منتديات سودانيزاونلاين    مكتبة الفساد    ابحث    اخبار و بيانات    مواضيع توثيقية    منبر الشعبية    اراء حرة و مقالات   
News and Press Releases    اتصل بنا    Articles and Views    English Forum    ناس الزقازيق   
Welcome Guest [Login]
Your last visit: 07-18-2018, 09:31 AM Home

Discussion Board in English Use of Reverse Transcriptase PCR in Early Diagnosis of Rift Valley Fever

Printable Version   Forward   Threaded View « Previous Topic | Next Topic »
Jump to newest reply in thread »

Use of Reverse Transcriptase PCR in Early Diagnosis of Rift Valley Fever

11-19-2007, 08:54 PM
Dr. Faisal Mohamed

Registered: 06-20-2004
Total Posts: 1180






Use of Reverse Transcriptase PCR in Early Diagnosis of Rift Valley Fever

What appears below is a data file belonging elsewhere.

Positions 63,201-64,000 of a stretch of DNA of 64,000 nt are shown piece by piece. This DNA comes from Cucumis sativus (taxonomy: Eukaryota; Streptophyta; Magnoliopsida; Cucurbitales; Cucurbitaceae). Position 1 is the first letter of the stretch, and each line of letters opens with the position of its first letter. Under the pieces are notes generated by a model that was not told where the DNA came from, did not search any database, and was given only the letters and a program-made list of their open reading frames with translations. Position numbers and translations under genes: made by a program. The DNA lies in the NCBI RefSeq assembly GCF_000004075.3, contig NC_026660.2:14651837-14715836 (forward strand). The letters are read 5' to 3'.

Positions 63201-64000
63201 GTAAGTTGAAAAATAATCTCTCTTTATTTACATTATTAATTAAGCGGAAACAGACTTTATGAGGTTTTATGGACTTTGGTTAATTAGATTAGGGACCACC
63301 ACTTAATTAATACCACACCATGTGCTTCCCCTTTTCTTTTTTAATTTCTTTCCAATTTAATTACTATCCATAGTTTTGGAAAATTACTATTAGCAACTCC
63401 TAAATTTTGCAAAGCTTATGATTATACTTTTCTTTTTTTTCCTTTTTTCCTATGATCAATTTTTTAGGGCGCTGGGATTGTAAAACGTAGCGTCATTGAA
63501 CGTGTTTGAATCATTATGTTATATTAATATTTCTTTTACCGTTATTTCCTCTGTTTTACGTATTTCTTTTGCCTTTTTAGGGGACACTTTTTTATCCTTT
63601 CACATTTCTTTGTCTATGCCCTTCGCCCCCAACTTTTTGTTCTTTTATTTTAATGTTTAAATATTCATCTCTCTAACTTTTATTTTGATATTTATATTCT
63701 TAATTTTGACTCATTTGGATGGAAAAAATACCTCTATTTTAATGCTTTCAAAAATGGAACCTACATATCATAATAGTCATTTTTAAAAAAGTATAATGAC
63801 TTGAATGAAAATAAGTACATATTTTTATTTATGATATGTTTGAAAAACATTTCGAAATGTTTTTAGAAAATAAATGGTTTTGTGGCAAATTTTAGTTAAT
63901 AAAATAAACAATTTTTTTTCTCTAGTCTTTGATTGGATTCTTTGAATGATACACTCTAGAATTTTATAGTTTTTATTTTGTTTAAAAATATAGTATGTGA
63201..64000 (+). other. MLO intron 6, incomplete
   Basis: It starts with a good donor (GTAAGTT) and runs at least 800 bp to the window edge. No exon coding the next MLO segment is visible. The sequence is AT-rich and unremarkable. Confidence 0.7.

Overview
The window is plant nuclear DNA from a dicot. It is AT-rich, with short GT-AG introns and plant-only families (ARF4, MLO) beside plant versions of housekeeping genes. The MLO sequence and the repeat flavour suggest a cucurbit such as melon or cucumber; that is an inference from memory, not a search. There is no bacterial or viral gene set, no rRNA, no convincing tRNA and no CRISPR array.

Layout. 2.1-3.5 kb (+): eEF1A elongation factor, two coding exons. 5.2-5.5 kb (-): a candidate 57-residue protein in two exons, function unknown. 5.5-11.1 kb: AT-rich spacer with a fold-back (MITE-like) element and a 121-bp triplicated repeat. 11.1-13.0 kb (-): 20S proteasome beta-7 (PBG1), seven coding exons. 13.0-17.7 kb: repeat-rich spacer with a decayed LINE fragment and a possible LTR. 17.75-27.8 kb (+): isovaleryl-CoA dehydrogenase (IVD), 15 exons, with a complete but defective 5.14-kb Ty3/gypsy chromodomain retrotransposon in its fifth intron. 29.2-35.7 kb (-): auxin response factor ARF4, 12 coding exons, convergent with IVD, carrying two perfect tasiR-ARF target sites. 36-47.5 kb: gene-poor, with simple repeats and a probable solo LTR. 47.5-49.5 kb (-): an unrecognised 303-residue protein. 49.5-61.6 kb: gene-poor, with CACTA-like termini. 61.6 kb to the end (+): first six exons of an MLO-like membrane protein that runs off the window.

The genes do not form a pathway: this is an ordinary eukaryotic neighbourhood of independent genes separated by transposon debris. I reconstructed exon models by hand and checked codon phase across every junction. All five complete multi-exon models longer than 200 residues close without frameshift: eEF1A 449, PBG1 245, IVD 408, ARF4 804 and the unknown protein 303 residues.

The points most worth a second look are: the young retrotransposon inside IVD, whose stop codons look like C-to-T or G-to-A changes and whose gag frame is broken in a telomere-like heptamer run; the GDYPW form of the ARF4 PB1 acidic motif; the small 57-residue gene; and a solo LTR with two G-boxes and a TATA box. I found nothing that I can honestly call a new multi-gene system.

Quote: Use of Reverse Transcriptase PCR in Early Diagnosis of Rift Valley Fever

    A. A. Sall,1* E. A. Macondo,1 O. K. Sène,1 M. Diagne,1 R. Sylla,1 M. Mondo,1 L. Girault,1 L. Marrama,1 A. Spiegel,1 M. Diallo,1 M. Bouloy,2 and C. Mathiot1

    Institut Pasteur de Dakar, Dakar, Senegal,1 and Institut Pasteur, Groupe des bunyaviridés,75724 Paris Cedex 15, France2

    Reverse transcriptase PCR (RT-PCR) for diagnosis of Rift Valley fever (RVF) was evaluated by using 293 human and animal sera sampled during an RVF outbreak in Mauritania in 1998. Results of the RT-PCR diagnostic method were compared with those of virus isolation (VI) and detection of immunoglobulin M (IgM) antibodies. Our results showed that RT-PCR is a specific, sensitive tool for RVF diagnosis in the early phase of the disease and that its results do not differ significantly from those obtained by VI. Moreover, the combined results of RT-PCR and IgM antibody detection were in 100% concordance with the results of VI.